Slavery & the Constitution: the 13th Amendment
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Slavery & the Constitution: the 13th Amendment

(Music) Today I want to talk about the 13th Amendment,
slavery and the Constitution before the Civil War. And one of the most interesting
things about the 13th Amendment, which I’m sure we all know has,
says that slavery is now unconstitutional. That was not the original 13th
Amendment. The original 13th Amendment said
something very different. This original 13th Amendment
known as the Corwin Amendment named after it’s floor sponsor
Thomas Corwin from Ohio, was an attempt in 1861 to stop southern
succession. The original 13th Amendment in
fact proposed that no Amendment and no legislation could be
passed regulating slavery in the States in which it existed. So every time you see the 13th
Amendment you should think about the original 13th Amendment. Even though we have the 13th
Amendment, which abolished slavery, another interesting
thing about slavery in the Constitution is that the term
slavery is never mentioned until the 13th Amendment. It’s never mentioned anywhere in
the Constitution so we have to infer from other clauses, the
existence of slavery and it’s protection in the Constitution. The first place that we see it
is in Article 1 Section 2 what we call the Enumeration Clause. We know that our House
membership , membership in the House is determined by
population. The more population you have,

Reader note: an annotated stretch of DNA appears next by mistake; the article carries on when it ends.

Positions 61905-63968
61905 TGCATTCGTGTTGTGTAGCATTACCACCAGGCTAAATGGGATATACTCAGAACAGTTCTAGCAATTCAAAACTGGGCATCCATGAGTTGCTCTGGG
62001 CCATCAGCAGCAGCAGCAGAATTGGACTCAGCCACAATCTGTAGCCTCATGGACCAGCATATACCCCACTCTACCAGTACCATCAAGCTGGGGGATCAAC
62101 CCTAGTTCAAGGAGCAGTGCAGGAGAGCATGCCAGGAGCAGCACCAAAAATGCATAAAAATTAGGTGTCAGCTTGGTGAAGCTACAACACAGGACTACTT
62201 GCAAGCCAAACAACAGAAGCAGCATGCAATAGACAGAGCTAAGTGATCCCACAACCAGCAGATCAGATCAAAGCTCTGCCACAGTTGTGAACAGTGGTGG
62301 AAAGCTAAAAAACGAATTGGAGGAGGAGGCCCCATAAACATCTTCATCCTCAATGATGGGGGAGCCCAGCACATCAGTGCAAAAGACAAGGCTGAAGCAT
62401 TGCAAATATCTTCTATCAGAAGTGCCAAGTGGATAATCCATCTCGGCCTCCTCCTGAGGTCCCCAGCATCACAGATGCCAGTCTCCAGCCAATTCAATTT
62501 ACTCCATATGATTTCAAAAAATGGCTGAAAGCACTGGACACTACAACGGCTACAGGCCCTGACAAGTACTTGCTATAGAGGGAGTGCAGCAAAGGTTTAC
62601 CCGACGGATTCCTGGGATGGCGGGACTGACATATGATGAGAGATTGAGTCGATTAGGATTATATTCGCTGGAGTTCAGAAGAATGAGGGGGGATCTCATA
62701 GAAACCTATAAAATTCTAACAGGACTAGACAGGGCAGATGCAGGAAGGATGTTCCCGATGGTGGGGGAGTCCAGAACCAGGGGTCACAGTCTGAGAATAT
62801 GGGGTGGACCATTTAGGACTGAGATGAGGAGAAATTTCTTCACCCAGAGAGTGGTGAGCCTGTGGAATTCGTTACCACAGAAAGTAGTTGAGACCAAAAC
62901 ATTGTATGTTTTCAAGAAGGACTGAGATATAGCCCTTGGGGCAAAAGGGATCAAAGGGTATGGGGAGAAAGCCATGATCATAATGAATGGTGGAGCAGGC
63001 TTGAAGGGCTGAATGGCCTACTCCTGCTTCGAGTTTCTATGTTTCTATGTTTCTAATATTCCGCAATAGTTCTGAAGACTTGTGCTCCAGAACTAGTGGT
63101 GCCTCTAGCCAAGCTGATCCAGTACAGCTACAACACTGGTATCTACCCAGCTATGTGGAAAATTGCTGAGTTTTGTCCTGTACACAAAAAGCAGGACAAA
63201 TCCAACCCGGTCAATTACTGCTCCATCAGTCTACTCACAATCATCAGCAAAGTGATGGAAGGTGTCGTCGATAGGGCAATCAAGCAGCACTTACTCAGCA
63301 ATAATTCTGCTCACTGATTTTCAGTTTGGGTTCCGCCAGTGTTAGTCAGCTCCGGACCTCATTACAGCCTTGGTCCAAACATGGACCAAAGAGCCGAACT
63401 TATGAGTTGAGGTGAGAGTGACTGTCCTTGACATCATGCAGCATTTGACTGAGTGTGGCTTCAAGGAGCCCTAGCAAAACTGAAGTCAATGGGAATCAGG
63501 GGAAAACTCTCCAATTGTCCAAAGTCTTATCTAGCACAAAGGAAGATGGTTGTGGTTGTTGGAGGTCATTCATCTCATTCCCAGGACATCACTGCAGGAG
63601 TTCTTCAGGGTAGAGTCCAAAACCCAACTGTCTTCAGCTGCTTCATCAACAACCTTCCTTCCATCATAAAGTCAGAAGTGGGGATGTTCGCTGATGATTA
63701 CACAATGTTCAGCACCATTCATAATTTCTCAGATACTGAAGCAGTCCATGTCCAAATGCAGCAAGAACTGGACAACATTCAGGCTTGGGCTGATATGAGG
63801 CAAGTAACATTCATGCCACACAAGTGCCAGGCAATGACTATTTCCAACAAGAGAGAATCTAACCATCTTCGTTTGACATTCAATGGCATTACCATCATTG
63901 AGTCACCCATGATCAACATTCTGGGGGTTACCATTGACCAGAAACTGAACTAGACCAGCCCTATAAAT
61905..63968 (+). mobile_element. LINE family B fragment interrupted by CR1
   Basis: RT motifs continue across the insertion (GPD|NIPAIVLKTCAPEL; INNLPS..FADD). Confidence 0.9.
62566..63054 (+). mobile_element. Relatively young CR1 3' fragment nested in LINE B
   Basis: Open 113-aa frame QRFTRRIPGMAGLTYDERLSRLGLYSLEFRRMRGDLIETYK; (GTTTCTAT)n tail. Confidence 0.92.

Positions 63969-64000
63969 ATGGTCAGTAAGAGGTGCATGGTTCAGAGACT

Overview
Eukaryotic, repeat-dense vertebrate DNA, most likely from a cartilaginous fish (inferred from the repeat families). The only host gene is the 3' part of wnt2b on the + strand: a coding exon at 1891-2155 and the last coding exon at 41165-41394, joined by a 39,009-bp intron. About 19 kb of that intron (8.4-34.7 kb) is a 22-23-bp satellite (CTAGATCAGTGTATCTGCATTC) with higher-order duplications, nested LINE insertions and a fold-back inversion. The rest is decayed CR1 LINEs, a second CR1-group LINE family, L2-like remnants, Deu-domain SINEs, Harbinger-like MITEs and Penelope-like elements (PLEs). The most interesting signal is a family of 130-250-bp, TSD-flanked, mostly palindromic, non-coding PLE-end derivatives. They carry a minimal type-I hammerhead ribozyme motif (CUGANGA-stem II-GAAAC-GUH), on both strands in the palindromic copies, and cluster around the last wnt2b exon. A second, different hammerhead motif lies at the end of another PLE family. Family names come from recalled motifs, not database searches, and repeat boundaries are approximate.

the more representation you have in the House. During the Constitutional
Convention though there was a lot of concern about simply
equating population with representation in the House,
especially because of slavery. Southern states and even
Northern states that had slavery, and by the time of the
convention most states in the North got rid of the
Institution, part of the revolutionary fervor, but in the
South where there was a lot of manumission, slavery started up
again, we had a huge amount of over-representation in a sense
in the South and the Northerners were concerned that the South
would have, would be over-represented in the House. The compromise that they
developed as we all know is called the three-fifths
compromise and that is simply that every, every slave in the
South would count as three-fifths of a person for the
purpose of determining representation in the House. Again the word slavery is not
mentioned but there’s no question that the three-fifths
clause was designed to apply to slaves. And the there’s the slave trade
which is mentioned in two parts of the Constitution. In our lecture on the Amendment
process I said the only, there were two Amendments that could